OpenCCG is a Java library which can handle both parsing and generation. I’ve mostly used it for surface realization, converting fairly syntactic meaning representations into a natural language text, but you can use it for parsing or for generation from higher-level semantic representations if you’d like.
This tutorial is intended to help you:
- Install the current version of OpenCCG
We’re partly following the OpenCCG README in these guidelines, and you should defer to the official documentation if anything in this tutorial conflicts with that, unless otherwise noted.
- Java 1.6 or later
- Python 2.4 or later (check Py3 compatibility)
Getting the code
If you want to keep your version up to date with the official releases, the easiest way to do that is to clone the repository from GitHub:
git clone https://github.com/OpenCCG/openccg.git
This will create a directory
openccg/ in your current working directory and fill it with the code from the project.
Alternatively, you can download a compressed archive of OpenCCG on SourceForge.
At the time of writing, the SourceForge page provides version 0.9.5 while GitHub has version 0.9.6. The differences between these two, however, appear to be purely cosmetic (i.e. the version number was updated when files were prepared for release on GitHub).
Getting required libraries for the Git Repo
The one downside to using
git is that it is not intended to track binary files, so if you chose to clone the git repo above, you will need to download the archive from SourceForge anyway in order to get the following libraries:
The libraries are located in the
lib/ directory of
openccg-0.9.5.tgz. If you installed via
git, copy these files to the
lib/ directory of your OpenCCG git repository.
If you’re installing from SourceForge, they’re already in the right place, so you can ignore this step.
Building and installing OpenCCG
In order to use OpenCCG, we first have to compile the code. This requires setting a few ‘environment variables’ on your computer so it knows where to find (1) the Java Development Kit (JDK) and (2) OpenCCG.
Then we can run the
ccg-build script to build the project and make it executable.
Setting Environment Variables
We have to set at least two environment variables for OpenCCG to work:
JAVA_HOME, which is where our JDK is installed, and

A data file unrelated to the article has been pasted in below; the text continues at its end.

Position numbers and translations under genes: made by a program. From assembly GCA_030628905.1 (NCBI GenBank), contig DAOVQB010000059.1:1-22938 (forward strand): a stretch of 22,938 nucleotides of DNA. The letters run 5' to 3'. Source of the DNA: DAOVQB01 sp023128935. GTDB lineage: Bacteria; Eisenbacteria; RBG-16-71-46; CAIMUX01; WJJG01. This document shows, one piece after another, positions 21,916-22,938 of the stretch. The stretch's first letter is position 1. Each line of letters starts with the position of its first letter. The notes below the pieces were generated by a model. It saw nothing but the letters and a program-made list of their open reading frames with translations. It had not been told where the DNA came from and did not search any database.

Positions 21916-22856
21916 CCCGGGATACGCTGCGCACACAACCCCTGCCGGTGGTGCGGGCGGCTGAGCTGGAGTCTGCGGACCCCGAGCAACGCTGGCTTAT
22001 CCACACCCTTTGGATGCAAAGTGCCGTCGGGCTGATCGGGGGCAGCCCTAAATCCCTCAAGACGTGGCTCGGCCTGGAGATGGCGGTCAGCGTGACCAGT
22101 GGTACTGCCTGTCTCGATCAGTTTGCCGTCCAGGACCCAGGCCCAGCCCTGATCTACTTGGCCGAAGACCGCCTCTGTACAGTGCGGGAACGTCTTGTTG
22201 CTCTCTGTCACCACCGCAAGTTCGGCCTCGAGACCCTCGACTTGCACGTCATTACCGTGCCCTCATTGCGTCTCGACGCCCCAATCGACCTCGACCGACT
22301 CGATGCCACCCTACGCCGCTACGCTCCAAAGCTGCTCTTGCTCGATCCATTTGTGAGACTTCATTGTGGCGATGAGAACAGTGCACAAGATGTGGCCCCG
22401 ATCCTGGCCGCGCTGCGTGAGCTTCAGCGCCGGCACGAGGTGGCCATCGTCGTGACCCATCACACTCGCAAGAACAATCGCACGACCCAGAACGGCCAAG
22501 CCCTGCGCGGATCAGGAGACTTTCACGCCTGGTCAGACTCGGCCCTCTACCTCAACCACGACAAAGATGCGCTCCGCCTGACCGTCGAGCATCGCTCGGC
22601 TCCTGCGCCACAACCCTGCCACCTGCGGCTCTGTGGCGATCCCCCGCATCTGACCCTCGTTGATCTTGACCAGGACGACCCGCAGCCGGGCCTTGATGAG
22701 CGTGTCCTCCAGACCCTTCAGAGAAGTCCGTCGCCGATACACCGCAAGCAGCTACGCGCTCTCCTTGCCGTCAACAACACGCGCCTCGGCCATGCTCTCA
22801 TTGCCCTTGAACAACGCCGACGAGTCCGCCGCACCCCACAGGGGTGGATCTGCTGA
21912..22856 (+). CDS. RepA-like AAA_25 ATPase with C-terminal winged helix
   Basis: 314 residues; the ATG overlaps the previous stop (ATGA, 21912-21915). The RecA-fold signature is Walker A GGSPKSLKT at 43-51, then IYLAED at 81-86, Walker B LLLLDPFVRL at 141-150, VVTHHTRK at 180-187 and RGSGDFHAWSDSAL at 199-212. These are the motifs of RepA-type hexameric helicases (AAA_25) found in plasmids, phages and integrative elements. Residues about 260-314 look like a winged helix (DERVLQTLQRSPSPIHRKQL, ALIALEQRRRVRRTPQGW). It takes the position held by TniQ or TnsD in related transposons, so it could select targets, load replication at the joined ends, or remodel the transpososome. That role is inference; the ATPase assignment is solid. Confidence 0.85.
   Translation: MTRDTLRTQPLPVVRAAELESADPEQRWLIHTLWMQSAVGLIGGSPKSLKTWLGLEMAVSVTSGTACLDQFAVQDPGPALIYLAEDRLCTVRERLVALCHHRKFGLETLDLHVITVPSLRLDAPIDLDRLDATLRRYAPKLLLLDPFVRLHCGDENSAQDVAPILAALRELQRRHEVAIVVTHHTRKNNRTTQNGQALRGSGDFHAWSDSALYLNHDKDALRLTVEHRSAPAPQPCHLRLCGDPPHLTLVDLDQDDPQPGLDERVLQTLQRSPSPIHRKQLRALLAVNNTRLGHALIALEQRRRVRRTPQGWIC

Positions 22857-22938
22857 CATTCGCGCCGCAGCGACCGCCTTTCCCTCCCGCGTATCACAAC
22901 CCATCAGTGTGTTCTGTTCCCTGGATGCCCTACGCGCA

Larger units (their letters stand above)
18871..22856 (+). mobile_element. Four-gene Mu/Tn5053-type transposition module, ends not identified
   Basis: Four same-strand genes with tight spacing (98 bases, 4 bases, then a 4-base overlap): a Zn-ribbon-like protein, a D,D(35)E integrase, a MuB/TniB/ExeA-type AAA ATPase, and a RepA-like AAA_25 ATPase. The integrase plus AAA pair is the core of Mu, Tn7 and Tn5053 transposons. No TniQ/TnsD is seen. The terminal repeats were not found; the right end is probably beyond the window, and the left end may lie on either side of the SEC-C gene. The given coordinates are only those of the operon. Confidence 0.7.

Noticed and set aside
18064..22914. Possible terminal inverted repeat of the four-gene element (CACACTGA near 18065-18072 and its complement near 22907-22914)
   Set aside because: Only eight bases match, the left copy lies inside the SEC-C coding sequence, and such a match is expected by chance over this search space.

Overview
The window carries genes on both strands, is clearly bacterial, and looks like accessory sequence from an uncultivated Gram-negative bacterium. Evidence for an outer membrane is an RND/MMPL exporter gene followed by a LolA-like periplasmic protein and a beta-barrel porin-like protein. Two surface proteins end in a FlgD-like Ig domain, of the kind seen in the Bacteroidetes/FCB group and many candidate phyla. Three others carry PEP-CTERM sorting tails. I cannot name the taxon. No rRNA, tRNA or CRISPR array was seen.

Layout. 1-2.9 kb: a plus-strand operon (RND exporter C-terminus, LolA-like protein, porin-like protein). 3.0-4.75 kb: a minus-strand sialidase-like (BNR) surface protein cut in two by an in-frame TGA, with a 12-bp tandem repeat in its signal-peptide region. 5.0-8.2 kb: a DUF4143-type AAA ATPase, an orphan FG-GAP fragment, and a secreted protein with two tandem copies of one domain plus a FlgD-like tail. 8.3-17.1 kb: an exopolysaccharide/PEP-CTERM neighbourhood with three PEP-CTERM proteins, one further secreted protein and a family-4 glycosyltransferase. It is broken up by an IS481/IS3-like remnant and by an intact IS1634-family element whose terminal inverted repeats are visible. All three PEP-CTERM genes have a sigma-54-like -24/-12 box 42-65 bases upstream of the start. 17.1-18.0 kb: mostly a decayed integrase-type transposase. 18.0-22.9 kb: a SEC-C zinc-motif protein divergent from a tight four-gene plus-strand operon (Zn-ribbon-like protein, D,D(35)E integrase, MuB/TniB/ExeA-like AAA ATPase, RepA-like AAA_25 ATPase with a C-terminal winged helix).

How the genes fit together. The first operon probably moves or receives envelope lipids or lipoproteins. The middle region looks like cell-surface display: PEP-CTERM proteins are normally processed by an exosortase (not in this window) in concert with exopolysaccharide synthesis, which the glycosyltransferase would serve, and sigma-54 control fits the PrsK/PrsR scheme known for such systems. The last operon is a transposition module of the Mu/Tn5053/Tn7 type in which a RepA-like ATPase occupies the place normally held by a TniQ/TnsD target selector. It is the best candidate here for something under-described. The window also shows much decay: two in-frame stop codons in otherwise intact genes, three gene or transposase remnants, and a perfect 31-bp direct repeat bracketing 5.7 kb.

OPENCCG_HOME for the location of our
In bash, you can find out where Java is installed by running
which java. The following examples show the result on my computer:
$ which java /usr/bin/java
This is often a symbolic link (a shortcut), though, so it is helpful to get the full listing and keep going until we have a real file and not a shortcut:
$ ls -l /usr/bin/java /etc/alternatives/java $ ls -l /etc/alternatives/java /usr/lib/jvm/java-1.8.0-openjdk-188.8.131.52-1.b12.fc25.x86_64/jre/bin/java
We see here that this is the location of
java, but several of the OpenCCG scripts call
javac (the Java compiler) by adding
bin/javac to the
JAVA_HOME environment variable, so we want to set our
If you run into errors, double check that you have
javac installed in addition to java. Plain Java is often distributed as the Java Runtime Environment (JRE) to run compiled Java code from, e.g.,
.jar files, while
javac is a part of the JDK.
In Linux & Mac you can use the bash shell in a terminal window to set
$ export JAVA_HOME=/usr/lib/jvm/java-1.8.0-openjdk-184.108.40.206-1.b12.fc25.x86_64
(Note that the
$ is not a part of the command. It just represents the command prompt.)
If you are using something other than bash on Mac or Linux, try googling ‘setting environment variables in OPERATING SYSTEM OR TERMINAL’ for your operating system or terminal/shell. The OpenCCG README also includes some details for configuring these variables in Windows.
We should similarly set the environment variable
OPENCCG_HOME to point to the
openccg/ directory. If installed to
user’s home directory, this would be
$ export OPENCCG_HOME=/home/user/openccg
on most (all?) Linux distributions. Setting persistent environment variables
In Linux, you can modify the
.bashrc file located in your user’s home directory to include the export statements mentioned above. Otherwise you will have to re-set them every time you want to run OpenCCG in a new session.
In a terminal, navigate to your
openccg/ directory and execute the following:
The OpenCCG project uses Apache’s “Ant” build system to handle all the compiling (and then some).
If this worked, you should see a bunch of output followed by “BUILD SUCCESSFUL” and an estimate of how long the build took.
And that’s it! Now you should be able to use OpenCCG. If you’re not sure what to do next, keep an eye out for additional OpenCCG tutorials in the near future.